Release Date: 16th April 2014
Running Time: 142 minutes
Director: Marc Webb
Starring: Andrew Garfield, Emma Stone, Dane DeHaan, Jamie Foxx, Sally Field, Paul Giamatti
The Amazing Spider-Man 2 swings into cinemas with the hope of finally laying the ghosts of the past to rest: it’s the sequel to the reboot that no-one ever really asked for, after Sam Raimi almost killed the franchise with the unintentionally hilarious Spider-Man 3 back in 2007. A mere five years later, the appropriately named Marc Webb reset the story with a whole new cast and direction. In this universe Andrew Garfield’s Peter Parker spends less time kicking himself over the death of Uncle Ben, more time scratching his head over the mysterious disappearance of his parents. It hardly reinvented the wheel, but it did at least erase the memory of Tobey Maguire’s chandelier-swinging, dance routine.
Webb’s first instalment of wall-crawling adventures proved to be a mixed bag; to a certain degree it spent a lot of screen time retreading old ground that had been well covered in Raimi’s original trilogy. The new conspiracy theory backstory however provides an overarching storyline connecting all the subsequent films in the series, as opposed to the stand-alone nature of the Maguire films. Just as well too, The Amazing Spider-Man 2 is at its weakest when Peter goes looking for answers about his father’s past, but the lag these scenes create is tolerable knowing they (hopefully) serve an important part of a bigger picture.
When not being bogged down in daddy issues, there is more than enough to enjoy here. Technology has caught up enough to finally deliver truly convincing web-slinging sequences and bad guys that don’t look like dodgy velociraptors. Watching Spidey swing through the city is an awe-inspiring sight: frantic and dazzling, almost vertigo inducing, he is the hero IMAX 3D deserves. It is also refreshing to have a romantic relationship that actually adds to the drama, rather than just provide a toilet break between action sequences. There is genuine heart behind the relationship of Peter and high school sweetheart Gwen Stacy (Emma Stone), their undeniable chemistry often compensating for the less than stellar dialogue (the fact they are in a real life relationship certainly helps). As a freethinking, intelligent character who makes decisions for herself, Stacy is a breath of fresh air in a genre where girlfriends are usually there purely to be rescued.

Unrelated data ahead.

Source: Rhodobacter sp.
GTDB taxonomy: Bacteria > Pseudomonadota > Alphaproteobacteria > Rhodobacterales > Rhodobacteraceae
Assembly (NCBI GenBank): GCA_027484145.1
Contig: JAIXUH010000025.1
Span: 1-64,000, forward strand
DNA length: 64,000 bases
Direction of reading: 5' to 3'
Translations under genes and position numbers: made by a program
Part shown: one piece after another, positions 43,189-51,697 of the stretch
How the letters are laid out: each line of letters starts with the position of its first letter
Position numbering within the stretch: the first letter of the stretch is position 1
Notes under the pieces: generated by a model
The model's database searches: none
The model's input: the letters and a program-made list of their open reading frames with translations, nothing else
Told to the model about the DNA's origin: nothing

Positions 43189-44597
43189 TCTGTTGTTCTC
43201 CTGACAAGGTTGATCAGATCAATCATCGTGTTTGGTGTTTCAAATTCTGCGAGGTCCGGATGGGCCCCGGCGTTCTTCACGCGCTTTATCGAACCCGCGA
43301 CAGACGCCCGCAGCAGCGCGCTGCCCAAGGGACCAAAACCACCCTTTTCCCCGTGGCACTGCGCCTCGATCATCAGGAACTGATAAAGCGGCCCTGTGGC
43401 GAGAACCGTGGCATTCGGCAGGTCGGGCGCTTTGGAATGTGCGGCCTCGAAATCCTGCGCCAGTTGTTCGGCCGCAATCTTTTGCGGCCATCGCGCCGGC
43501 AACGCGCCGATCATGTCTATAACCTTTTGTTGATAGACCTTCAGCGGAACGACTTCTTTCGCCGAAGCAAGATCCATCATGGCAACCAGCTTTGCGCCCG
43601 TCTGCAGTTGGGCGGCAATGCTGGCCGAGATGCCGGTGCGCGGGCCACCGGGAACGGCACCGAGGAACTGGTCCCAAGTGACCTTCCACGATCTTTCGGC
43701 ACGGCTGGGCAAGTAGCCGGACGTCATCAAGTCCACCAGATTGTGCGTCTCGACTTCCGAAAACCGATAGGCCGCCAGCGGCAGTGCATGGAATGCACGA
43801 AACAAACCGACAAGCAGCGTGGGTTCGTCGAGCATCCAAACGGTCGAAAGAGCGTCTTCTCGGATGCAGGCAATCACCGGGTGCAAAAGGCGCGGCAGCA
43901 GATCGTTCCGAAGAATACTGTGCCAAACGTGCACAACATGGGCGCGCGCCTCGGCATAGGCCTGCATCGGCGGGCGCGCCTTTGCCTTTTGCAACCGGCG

It also offers the most satisfying villain since Alfred Molina’s Doc Ock. Jamie Foxx excels in dual roles as the desperately lonely Oscorp electrician Max, and the sinister, deranged Electro. Harry Osbourne’s descent from privileged youth to disfigured Green Goblin resembles the tragic plight of Harvey Dent in The Dark Knight and is handled with maturity by the impressive Dane DeHaan. One of the Webb’s most impressive accomplishments is juggling multiple enemies (a feat Raimi failed so spectacularly at in 2007), allowing them enough screen time to make them seem like a genuine threat, as well as earning at least a modicum of sympathy.
Now on it’s fifth cinematic outing, it would be reasonable to assume that the series is starting to get stale. On the contrary: it is a film that breathes new life into tired legs (all eight of them). While not strictly adhering to the ‘superhero sequels must be darker’ mantra, it is a more mature offering than its predecessor, with two downright nasty character transformation scenes and an ending that packs a surprisingly emotional gut punch. It remains to be seen whether or not the dull missing family plot thread was worth sitting through, but with crisp, creative action, compelling characters and an endearing central relationship it looks as though Spider-Man may finally be starting to live up to the amazing moniker.